Our Economy

Mining and ranching were critical industries in the history of the Wood River Valley, but today, tourism and leisure are the key drivers of the local economy.

Since its inception in 1936, Sun Valley Resort has marketed the area’s stunning mountain scenery, clean air and water, and plentiful winter snow to the rest of the U.S. and beyond. The 2017–2018 season drew 380,000 skiers to Sun Valley. These and other visitors accounted for 78 percent of the region’s $1.8 billion local gross domestic prod- uct (GDP), according to Sun Valley Economic Development.

RESORT IMPACT

Lodging has a $559 million total economic impact on the area, or 31 percent of total GDP. This includes the direct impact of the cost of lodging and spending on food, entertainment and other items. Sun Valley Resort employs roughly 1,000 people, with somewhat higher numbers during the busy winter ski season and summer months. The resort offers lodging at the recently remodeled Sun Valley Lodge (94 rooms) and Sun Valley Inn (105 rooms), along with skiing, golfing, fitness facilities, a world-class spa, and shopping. The resort has attracted other hotels to the area, including the new Limelight Hotel (99 rooms), which opened in December 2016.

SECOND HOME DEVELOPMENT

Blaine County’s 4,766 seasonal housing units contribute even more to the local economy, with a total economic impact of $650 million, or 36 percent of the total GDP in 2014. These second homeown- ers spend money on construction, home maintenance, furnishings and various other services. Second homes in the area range from modest condominiums to multimillion-dollar mansions.

THE OTHER ECONOMY

The remaining $395 million in GDP includes agriculture, manufacturing and service industries with a national market. Such businesses include Power Engineers, which employs more than 250 people in Hailey and provides consulting services and engineering design in energy, food and beverage, facilities, communications, environmental, and federal markets. Marketron offers innovative software solutions for the media industry and employs 50 locally. Most local manufacturing industries are small, with fewer than 50 employees each. There are 186 farms in Blaine County, with 109 providing the primary livelihood for the owner. The Wood River Valley’s agricultural products had a market value of $38,572,000 in 2012, consisting primarily of beef, hay and barley.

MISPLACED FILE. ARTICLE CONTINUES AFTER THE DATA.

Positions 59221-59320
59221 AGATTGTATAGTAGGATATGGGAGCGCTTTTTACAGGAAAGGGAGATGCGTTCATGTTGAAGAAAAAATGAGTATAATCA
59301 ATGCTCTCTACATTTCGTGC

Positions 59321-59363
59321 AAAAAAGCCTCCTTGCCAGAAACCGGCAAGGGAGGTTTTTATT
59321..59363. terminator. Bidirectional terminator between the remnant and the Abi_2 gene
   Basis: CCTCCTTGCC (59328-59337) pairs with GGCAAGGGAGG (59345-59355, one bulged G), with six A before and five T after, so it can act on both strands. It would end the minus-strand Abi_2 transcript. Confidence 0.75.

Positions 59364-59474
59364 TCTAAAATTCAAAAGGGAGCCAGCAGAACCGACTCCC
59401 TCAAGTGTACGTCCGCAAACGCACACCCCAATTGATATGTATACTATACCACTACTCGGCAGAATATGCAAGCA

EMPLOYMENT

According to the Idaho Department of Labor, non-agricultural employment in Blaine County totaled 11,265 in 2016. Unemploy- ment totaled 330 for an unemployment rate of 2.8%. The largest employment sector was in leisure/hospitality with 25% of total employment. Rounding out the top five employment sectors are utilities and transportation (15%), professional and business ser- vices (14%), construction (13%), and government (12%). Direct full-time and part-time agricultural employment by the county’s ranches and farms was estimated to be 392 in 2012 by the U.S. Census of Agriculture.

BLAINE COUNTY

(2015 pop.: 21,592) is in south-central Idaho, about 65 miles north of Twin Falls. Created in 1895 from part of Alturas County, Blaine County covers 2,661 square miles and stretches from the Salmon River drainage in the north to the Snake River in the south. The central and most populous part of the county, known as the Wood River Valley, is part of the Big Wood River drainage. Idaho State Highway 75 runs north-south through the heart of the county. the cities within Blaine County are Bellevue, hailey, Ketchum, and Sun Valley.

BELLEVUE

(2015 pop.: 2,300) is one of the Wood River Valley’s smaller communities, located approximately two miles south of Hailey. Founded in 1882, Bellevue is the agricultural center of Blaine County.

HAILEY

(2015 pop.: 8,134) is Blaine County’s largest city and county seat. Founded in 1882, it was one of three cities in the running for state capital when Idaho gained statehood i1n,1014 890 (Boise ultimately 529 received the honor). Hailey is home to Friedman Memorial Airport and Wood River High School and Middle School, and is an important economic engine in Blaine County.

KETCHUM

(2015 pop.: 2,728) is a major tourist destination an1d,54c6ommercial center adjacent to Sun Valley. Situated 12 miles north of Hailey, Ketchum is home to Sun Valley Resort’s Warm Springs and River Run lodges as well as the private Community School, The Community Library and the Wo1o,5d46River YMCA. Reflecting its mining history, the city was originally named “Leadville” when founded in 1888.

SUN VALLEY

(2015 pop.: 1,422) is the city made famous by Sun Valley Resort— the nation’s first destination ski resort. The resort’s primary ski areas are Bald Mountain (9,150ft.) and Dollar Mountain (6,638 ft.) The city of Sun Valley was incorporated in 1947, 11 years after the resort opened in 1936.